York Italian professor celebrates in Little Italy

The street party that shut down St. Clair West Tuesday after Italy’s semi-final World Cup victory over Germany reminded John Picchione, professor in York’s Department of Languages, Literatures & Linguistics, Faculty of Arts, of 1982, when the boot-shaped country last captured soccer’s prestigious prize. Just like the celebrations 24 years ago, reported The York Guardian July 5, Italian soccer fans crowded the streets, singing, dancing and waving their green, white and red flags. “I suppose the difference at that time in 1982 was that it was completely unexpected,” said Picchione, who recalled walking along the same street on St. Clair amongst his compatriots. “The original event leaves a mark that’s a little bit stronger.”

Picchione said he is confident that whoever ends up being crowned the champion after the World Cup final match this Sunday, sportsmanship will prevail. But the York University professor who teaches Italian literature will obviously be rooting for his home country, where he lived in a city just east of Rome before immigrating to Canada. “For people like me who grew up in Italy, soccer is part of an everyday reality. It’s ingrained in our culture,” said Picchioni, hoping for a favourable outcome for Italy on July 9. “We’re hoping there will be a victory party.”

Payday lenders are hard to kill, says Robinson

No one has hard data on how many payday lenders exist, what their finances are or how many people have gotten into trouble from payday loans, reported Eye Weekly July 6. Many lenders claim different rates on their Web sites, in annual reports and in their stores, says Chris Robinson, a finance professor in York’s Atkinson School of Administrative Studies, who has studied the industry and produced several reports (one for the government that has never seen the light of day).

“This is an industry that’s hard to kill entirely,” he says. “There has to be a better way.” In a recent report, Robinson suggests that banks may be the answer. Banks and credit unions, he argues, could just add another line of business (short-term credit or payday loans) to existing operations that can earn profits without the risk that payday lenders face of opening a new, small-scale business.  “It would drive almost everybody out of the business,” Robinson says.

Tennis business partner who studied at York tells his tragic story

By all accounts, Mike Pietras was a promising Canadian junior tennis star with international success ahead of him, wrote the Toronto Star July 6. But few knew the mental and physical anguish he faced from his father Andrzej every time he stepped on the court, or the terrible domestic abuse suffered by his mother Anna that would eventually end with her murder on Sept. 13, 1998. Anna’s remains have never been found. Her ex-husband shot himself six days later in a Mississauga park and didn’t leave a note revealing where he had dumped her body. Pietras didn’t pick up a racquet for nearly three years after his parents’ deaths. He eventually turned down several US tennis scholarships, deciding to play tennis and study kinesiology at York University before joining his partners in the Joshua Creek sports complex in Oakville, where he teaches tennis and helps manage the club.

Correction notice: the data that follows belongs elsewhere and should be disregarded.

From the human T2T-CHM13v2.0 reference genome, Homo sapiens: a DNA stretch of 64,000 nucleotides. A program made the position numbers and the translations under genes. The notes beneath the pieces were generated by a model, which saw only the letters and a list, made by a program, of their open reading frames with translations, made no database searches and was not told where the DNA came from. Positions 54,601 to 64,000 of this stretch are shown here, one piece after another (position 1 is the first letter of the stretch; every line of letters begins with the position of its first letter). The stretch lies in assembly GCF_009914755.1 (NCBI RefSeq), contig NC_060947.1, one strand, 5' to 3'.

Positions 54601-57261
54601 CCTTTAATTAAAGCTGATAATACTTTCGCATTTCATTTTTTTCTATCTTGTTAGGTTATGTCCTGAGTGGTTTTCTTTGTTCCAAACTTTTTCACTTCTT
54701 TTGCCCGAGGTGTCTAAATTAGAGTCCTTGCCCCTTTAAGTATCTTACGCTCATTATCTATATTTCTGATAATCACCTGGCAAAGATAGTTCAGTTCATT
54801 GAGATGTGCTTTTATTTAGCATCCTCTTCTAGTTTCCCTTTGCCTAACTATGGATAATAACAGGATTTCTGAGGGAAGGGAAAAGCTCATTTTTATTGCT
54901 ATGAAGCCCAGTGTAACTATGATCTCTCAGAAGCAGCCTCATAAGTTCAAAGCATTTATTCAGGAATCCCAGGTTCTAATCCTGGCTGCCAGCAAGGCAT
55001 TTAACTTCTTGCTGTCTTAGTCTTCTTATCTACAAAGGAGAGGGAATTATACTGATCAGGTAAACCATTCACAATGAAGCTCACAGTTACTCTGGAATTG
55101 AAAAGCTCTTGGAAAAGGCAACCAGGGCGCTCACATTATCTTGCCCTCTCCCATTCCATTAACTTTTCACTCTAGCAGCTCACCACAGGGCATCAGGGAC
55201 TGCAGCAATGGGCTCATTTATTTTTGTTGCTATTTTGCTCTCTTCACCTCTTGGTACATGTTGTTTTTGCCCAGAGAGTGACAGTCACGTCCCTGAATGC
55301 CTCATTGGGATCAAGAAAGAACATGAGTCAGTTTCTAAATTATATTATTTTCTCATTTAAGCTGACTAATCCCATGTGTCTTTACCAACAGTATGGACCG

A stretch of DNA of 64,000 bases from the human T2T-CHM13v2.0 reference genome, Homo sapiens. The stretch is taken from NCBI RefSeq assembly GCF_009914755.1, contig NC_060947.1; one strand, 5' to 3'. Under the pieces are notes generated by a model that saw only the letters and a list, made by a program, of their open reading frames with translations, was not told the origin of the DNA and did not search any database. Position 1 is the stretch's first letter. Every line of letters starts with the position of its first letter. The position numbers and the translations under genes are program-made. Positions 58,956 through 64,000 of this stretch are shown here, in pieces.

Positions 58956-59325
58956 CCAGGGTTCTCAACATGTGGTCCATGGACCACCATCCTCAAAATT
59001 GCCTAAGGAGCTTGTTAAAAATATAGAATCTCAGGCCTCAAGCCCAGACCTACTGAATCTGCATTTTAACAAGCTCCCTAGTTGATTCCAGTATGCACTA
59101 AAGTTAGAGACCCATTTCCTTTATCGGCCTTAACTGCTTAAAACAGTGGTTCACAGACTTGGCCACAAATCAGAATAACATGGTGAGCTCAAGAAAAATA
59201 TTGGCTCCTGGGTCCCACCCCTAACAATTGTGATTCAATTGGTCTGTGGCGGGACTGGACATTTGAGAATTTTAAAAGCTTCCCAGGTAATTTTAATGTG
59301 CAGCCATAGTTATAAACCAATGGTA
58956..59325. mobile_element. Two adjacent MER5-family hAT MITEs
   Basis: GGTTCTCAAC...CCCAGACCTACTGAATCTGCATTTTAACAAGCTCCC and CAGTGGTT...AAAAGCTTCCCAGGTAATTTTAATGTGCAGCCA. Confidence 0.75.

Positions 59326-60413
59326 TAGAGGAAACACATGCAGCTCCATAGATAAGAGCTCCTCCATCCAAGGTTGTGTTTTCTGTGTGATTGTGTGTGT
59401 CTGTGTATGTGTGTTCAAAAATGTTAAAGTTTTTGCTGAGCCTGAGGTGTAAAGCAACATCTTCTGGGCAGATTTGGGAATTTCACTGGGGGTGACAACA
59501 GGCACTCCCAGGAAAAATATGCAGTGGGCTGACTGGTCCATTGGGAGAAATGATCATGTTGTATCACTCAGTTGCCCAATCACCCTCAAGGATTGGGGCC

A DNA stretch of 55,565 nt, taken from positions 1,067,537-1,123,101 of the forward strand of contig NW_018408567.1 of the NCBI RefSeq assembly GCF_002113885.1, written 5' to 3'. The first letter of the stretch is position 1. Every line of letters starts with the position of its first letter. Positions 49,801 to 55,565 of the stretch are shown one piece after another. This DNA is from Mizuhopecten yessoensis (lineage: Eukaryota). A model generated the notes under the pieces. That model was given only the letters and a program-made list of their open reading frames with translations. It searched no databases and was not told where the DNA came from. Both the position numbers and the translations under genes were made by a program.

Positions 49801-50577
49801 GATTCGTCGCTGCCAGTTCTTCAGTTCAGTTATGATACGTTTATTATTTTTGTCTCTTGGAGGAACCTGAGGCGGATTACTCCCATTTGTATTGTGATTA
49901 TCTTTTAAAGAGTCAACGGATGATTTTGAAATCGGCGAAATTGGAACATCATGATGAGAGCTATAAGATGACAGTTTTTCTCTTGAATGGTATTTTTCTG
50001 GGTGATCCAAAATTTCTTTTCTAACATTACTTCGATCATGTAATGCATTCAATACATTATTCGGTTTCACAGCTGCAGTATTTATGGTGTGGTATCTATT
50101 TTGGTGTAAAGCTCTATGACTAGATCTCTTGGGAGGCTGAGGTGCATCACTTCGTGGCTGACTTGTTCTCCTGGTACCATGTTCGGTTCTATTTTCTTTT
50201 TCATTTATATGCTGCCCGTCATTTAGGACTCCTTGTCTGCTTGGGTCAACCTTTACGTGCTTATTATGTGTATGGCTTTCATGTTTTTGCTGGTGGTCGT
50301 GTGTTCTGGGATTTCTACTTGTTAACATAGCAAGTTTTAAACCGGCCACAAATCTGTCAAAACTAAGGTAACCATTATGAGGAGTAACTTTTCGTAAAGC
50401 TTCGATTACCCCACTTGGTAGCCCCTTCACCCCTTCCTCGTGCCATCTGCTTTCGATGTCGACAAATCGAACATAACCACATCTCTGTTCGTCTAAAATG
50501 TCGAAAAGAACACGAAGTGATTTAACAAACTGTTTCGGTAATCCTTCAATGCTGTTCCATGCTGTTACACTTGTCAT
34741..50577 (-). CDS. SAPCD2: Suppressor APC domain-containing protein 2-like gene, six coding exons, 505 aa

Badge of dishonour: Why not implement a name tag policy, asks Simmons

Once again, the Toronto Police Association is trying to push the Toronto Police Services Board around, wrote Harvey Simmons, professor emeritus in York’s Department of Political Science, Faculty of Arts and a member of the Toronto Police Accountability Coalition. Simmons’ comments were made in The Globe and Mail Online’s Web comments section July 6. This time, Simmons wrote, they want the board to delay implementing a plan – agreed to by both the board and Chief Bill Blair – to replace police number badges with name tags. According to CBC Radio, board chair and York graduate Alok Mukherjee (PhD ‘04) has stated the name tag policy is now “on hold.” Why the delay? Although the decision to adopt the name tags is new, the idea is not.

Not long ago, wrote Simmons, I telephoned the top 10 police departments in cities listed under the “25 most-dangerous cities” in the United States and found that, in every case, uniformed officers are required to wear either name tags or name patches sewn onto their uniforms. They also wear badges with identification numbers on them. The name tag issue has been discussed, debated and decided. It’s about time the Toronto Police Services Board had the guts to stand up to the Toronto Police Association.

Rapist pleads guilty to marijuana charge

A sex predator whose three-month reign of terror left women on the York University campus living in fear admitted yesterday he breached conditions of his bail after only two months, reported The Toronto Sun July 6. Philip Foremsky finished his five-year sentence April 4 for crimes but police sought a judicial restraint, which would have forced him to report to police every week and barred him from going to any park or school campus. Foremsky challenged the order and was released on bail until his court hearing.

But within two months of obtaining bail, police nabbed the 23-year-old rolling a marijuana cigarette at a Toronto bus shelter on June 8. He has been in custody ever since. Foremsky pleaded guilty yesterday to two counts of failing to comply, including the marijuana breach and another ordering him to carry his bail papers. Foremsky will be sentenced Aug. 8.

  • CFTO-TV in Toronto also carried a report of Foremsky’s court appearnce.

On air

  • Fred Lazar, economics professor with York’s Schulich School of Business, discussed the impact of adjusting for inflation the allowance given to First Nations people for hunting and fishing, on CBC Radio in Halifax July 5.